solution from three common household ingredients.

    I'm certainly not suggesting one can be careless when using BP, but the
    experiments discussed here and the additional information presented should cause
    you to reconsider the warnings and unsubstantiated myths we in the shooting
    community have been passing around about BP safety.
    2nd Amendment of the U.S. Constitution. - "A well regulated Militia, being necessary to the security of a free State, the right of the people to keep and bear Arms, shall not be infringed."

    "Before you argue with someone, ask yourself, is that person even mentally mature enough to grasp the concept of different perspectives? Because if not, there’s absolutely no point."

    – Amber Veal

  4. #44
    Boolit Master
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    Quote Originally Posted by GONRA View Post
    Static Electricity IS a BIG "no no" for Black Powder!!! Its coated with graphite to lessen the hazard, but still very dangerous.

    Decades ago. fellow DE gun cub member hadan open can "deflagrate" in VERY DRY STATIC SPARKING winter weather.
    GONRA'a memory sez: 5 days in the Wills Eye Center.

    You can construct all sorts of test setups/scenarios but its difficult to demo properly....
    Be smart, NOT "tempt fate"!!!
    For that to be true, you would need a spark to travel from you, through the bottle, through a powder kernel, and to ground. I have doubts that such a shock wouldn't be lethal to a person, let alone the powder. I'm not even sure it's possible, as electricity always takes the path of least resistance, which is not through the powder, it would be on the surface of the can. Much more likely is a spark fell into the can, maybe from a fire, or someone's chimney.

    I've seen people smoking cigars while shooting muzzleloader, I kid you not. That's the kind of nonsense to avoid. Not some static electricity myth.

  5. #45
    Boolit Master
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    Rationalize all ya want guys, but GONRA's comments stand.
    WEAR EYE PROTECTION! GROUND EQUIPMENT! BE CAREFUL!

  6. #46
    Boolit Master
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    Quote Originally Posted by GONRA View Post
    Rationalize all ya want guys, but GONRA's comments stand.
    WEAR EYE PROTECTION! GROUND EQUIPMENT! BE CAREFUL!
    You are continuing a myth based on decade old 2nd hand knowledge. You do not need safety glasses to reload ammo.

  7. #47
    Boolit Master
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    Quote Originally Posted by megasupermagnum View Post
    You are continuing a myth based on decade old 2nd hand knowledge.
    That is a fact, the charcoal used in making BP is an excellent conductor as seen by this picture of trying to ignite BP using electricity.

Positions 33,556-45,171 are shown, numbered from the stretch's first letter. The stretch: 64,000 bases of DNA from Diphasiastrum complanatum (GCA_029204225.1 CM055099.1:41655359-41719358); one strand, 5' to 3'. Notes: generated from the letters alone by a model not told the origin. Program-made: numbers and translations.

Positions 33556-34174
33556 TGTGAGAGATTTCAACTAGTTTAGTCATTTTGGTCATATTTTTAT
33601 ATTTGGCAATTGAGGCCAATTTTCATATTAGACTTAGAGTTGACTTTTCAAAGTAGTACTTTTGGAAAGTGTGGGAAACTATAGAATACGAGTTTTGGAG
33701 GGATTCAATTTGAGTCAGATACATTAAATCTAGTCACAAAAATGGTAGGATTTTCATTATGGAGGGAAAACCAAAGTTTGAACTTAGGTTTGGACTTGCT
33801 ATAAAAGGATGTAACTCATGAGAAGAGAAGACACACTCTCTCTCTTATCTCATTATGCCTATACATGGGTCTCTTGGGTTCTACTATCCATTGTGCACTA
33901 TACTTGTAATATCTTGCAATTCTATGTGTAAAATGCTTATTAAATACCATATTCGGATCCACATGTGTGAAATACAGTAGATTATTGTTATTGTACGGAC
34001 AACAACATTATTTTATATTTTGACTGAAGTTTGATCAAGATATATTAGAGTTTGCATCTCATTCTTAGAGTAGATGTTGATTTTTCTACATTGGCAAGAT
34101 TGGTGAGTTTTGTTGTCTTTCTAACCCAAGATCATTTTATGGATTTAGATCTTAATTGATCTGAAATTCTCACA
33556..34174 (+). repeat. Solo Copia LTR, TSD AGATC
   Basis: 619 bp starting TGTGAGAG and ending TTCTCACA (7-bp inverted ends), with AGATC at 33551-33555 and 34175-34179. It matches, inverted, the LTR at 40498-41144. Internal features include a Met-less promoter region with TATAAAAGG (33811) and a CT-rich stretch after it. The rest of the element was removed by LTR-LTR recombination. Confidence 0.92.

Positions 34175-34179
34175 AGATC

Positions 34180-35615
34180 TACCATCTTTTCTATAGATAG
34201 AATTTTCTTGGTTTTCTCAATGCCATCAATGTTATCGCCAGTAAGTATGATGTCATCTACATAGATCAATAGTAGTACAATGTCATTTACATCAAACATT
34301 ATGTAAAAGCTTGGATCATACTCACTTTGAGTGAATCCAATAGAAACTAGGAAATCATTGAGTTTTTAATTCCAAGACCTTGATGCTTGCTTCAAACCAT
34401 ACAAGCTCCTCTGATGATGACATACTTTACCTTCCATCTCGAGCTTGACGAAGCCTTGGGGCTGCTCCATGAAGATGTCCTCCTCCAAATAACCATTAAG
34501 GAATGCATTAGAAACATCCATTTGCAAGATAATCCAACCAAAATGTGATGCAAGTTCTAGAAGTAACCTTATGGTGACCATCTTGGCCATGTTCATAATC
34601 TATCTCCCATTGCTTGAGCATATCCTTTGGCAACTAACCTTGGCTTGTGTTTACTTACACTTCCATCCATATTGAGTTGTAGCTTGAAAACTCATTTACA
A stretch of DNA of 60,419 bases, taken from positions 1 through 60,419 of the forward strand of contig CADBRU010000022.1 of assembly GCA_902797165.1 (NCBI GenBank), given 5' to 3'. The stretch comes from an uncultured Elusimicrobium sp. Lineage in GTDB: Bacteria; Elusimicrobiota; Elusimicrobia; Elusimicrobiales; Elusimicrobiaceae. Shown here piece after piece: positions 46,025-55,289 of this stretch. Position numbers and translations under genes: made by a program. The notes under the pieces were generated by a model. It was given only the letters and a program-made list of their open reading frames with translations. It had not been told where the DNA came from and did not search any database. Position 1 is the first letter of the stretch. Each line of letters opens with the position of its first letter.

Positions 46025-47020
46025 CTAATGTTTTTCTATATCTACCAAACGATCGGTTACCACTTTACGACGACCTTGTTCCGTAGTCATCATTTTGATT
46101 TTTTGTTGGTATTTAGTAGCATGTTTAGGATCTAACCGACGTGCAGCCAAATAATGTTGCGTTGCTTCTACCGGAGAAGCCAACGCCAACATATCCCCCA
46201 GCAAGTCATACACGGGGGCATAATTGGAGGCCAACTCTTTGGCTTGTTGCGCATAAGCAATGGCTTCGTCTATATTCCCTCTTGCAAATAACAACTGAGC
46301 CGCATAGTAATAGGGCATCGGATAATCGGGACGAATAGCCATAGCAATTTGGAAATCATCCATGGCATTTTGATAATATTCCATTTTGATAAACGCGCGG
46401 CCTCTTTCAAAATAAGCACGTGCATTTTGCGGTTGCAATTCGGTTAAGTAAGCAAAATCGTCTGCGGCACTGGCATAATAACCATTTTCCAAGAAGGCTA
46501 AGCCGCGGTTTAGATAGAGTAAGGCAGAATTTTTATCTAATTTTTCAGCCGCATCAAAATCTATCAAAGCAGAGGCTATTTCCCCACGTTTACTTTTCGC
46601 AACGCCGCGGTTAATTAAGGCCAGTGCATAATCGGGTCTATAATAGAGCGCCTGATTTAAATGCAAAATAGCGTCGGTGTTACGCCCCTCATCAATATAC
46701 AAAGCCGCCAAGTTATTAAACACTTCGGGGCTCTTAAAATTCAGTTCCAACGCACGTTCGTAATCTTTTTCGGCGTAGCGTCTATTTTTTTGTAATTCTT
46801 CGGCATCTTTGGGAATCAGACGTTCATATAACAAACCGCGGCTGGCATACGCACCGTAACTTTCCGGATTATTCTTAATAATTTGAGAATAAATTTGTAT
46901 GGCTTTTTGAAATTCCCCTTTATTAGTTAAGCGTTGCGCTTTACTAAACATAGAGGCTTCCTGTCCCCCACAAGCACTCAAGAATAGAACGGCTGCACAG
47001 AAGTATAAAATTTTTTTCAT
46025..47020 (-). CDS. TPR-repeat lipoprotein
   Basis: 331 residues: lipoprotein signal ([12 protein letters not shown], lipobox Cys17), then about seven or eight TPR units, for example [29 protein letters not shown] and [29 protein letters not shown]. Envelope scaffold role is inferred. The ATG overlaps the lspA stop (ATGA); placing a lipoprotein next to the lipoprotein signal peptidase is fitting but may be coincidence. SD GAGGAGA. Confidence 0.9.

Attached Thumbnails Attached Thumbnails Click image for larger version. 

Name:	sparks1.jpg 
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    NRA Endowment member, TSRA Life member, Distinguished Rifleman, Viet Nam Vet

  8. #48
    Boolit Master

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    old, scary myths will never ever die. that's the only fact about black powder and static electricity.
    "Owning a handgun doesn't make you armed any more than owning a guitar makes you a musician." - Jeff Cooper

  9. #49
    Boolit Master Lead pot's Avatar
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    It pretty much takes a hot red spark to set off blk powder. The plastic bottles the powder is shipped in is a static resistant plastic like what is used working with sensitive electronic components. (grounding shields)
    I stuck my fingers in the cooling fan checking voltages on a vacuum tube plate choke charged with 3000 volts 1.6 amps and the reaction made me bump the choke that blew a hole through my thumb with the smell of burning meat on the webber grill (no blood by the way) but that is not the same as a white/blue 100,000 volt static charge. There are different heat static charges that react differently.

  10. #50
    Boolit Master

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    the bottom line is that it takes a goodly amount of heat to set off black powder of any granulation.
    "Owning a handgun doesn't make you armed any more than owning a guitar makes you a musician." - Jeff Cooper

  11. #51
    Boolit Master
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    Well, I'm convinced now that black powder isn't as ignitable as might be feared.

    I'm not convinced that it's safe to do without eye protection while reloading. There are too many other potential hazards beside powder ignition for me to risk my eyes.